Valley of Kings Gives Up 50 Mummies, Including Egyptian Royalty

Wednesday, 30 Apr 2014 10:37 AM

By Nick Sanchez

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A vast archeological trove of 50 mummies, including princes, princesses, babies and adults, has been found in Egypt's Valley of the Kings, not far from the tomb of King Tut.

According to Agence France-Presse, the country's antiquities minister Mohamed Ibrahim said on Monday that the necropolis likely dates as far back as 1550 B.C. "The immense necropolis contains the remains of mummies that could have been members of the royal family, in particular the sons of the kings Tutmoses III and Tutmoses IV of the 18th dynasty," which ruled for hundreds of years until about 1292 BC.

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The tomb does not appear to be completely untouched since the ancient era, and shows some signs of having been raided. The state news agency MENA did not make clear how recently or not recently it was likely raided. However, in the three years since the Arab Spring, many ancient sites vital to the tourist trade have gone unsecured, leaving museums, mosques, stores and ancient ruins open to looters.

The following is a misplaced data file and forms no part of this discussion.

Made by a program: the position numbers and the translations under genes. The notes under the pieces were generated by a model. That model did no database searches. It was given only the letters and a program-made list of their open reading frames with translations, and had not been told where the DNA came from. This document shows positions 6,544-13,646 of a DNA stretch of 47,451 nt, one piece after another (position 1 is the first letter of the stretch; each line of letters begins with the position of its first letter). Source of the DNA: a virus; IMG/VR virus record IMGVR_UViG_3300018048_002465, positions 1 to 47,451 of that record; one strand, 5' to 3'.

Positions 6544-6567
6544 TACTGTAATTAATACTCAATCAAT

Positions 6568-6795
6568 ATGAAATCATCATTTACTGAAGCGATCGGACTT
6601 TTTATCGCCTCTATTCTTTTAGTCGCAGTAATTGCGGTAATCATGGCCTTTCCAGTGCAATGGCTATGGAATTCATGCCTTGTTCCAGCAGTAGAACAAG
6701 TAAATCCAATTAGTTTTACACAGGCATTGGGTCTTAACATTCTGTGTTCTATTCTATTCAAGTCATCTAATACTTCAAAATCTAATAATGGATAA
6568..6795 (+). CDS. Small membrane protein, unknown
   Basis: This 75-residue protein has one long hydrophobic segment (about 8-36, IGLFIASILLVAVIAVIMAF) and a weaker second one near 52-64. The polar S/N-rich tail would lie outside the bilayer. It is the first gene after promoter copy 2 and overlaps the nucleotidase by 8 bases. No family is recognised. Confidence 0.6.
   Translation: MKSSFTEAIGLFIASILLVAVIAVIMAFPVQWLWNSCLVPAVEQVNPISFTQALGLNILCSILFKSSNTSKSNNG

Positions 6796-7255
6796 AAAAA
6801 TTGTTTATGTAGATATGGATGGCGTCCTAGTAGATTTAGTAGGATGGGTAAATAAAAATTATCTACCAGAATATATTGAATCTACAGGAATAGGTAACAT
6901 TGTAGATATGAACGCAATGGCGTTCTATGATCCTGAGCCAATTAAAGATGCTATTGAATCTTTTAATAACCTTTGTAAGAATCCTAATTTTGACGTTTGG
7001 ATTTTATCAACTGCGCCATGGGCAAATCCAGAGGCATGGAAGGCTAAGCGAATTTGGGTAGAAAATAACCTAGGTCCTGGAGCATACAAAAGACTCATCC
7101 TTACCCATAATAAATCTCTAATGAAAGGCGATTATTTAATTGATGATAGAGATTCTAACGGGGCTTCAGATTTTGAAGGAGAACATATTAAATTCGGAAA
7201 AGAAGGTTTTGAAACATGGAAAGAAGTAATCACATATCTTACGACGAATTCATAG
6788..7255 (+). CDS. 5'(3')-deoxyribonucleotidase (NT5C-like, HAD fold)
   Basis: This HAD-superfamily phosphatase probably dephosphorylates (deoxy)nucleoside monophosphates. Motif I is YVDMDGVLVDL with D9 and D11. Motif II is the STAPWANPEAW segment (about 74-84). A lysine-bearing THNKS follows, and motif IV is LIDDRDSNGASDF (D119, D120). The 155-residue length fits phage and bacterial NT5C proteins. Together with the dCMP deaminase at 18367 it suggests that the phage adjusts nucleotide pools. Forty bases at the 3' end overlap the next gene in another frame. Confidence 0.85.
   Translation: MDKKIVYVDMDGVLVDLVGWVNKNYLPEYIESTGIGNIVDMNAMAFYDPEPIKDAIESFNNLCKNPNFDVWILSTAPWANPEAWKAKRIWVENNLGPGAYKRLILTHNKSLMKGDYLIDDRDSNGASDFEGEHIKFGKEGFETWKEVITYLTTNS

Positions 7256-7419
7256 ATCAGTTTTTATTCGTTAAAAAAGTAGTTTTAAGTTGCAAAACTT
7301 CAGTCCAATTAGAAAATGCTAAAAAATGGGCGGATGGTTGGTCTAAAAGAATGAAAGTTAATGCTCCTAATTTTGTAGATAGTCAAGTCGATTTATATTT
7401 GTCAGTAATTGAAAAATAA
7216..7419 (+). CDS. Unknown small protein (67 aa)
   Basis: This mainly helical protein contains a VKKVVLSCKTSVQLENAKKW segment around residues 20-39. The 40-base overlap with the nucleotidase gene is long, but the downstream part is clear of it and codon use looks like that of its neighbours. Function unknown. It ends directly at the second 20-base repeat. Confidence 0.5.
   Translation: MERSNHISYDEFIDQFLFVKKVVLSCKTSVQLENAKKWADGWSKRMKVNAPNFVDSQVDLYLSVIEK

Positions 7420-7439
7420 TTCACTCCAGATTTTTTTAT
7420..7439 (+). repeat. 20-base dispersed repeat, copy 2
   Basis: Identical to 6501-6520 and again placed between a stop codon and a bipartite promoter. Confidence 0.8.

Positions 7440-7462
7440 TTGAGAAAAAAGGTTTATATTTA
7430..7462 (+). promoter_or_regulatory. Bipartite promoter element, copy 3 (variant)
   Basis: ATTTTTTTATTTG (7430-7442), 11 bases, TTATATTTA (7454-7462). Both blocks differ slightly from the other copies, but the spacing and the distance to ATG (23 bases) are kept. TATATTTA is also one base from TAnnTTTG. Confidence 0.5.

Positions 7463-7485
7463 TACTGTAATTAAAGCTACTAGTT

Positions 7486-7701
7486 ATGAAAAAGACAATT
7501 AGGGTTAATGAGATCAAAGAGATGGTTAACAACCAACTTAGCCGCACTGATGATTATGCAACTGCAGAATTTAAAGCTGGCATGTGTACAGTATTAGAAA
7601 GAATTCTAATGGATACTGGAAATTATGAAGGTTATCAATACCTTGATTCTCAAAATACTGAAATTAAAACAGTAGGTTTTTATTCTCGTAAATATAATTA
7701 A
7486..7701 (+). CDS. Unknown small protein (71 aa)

Reuters reported that Swiss researchers from the University of Basel made the discovery while working in conjunction with the Egyptian government.

Among the royals, archeologists also uncovered wooden coffins, sarcophagi, death masks, and even canopic jars that are used to store the mummies' organs after they are removed during the embalming process. Because canopic jars are often the most well preserved, researchers were luckily able to identify more than 30 of the ancient figures by name. That included the names of many previously unknown princesses.

All of the tomb's contents likely date back to what is known as the New Kingdom, which is defined by the 18th, 19th and 20th dynasties between about 1567 and 1085 BC.

The site of the necropolis is not far from other ruins available to touring visitors, lying just outside the temple city of Luxor. It is in the northwest section of the Valley of the Kings, famous for the tomb of King Tutankhaman, also known as King Tut.

The discovery comes just two months after a 3,600-year-old mummy was unearthed in nearby Luxor by Spanish archeologists. That mummy appears to be a high official.



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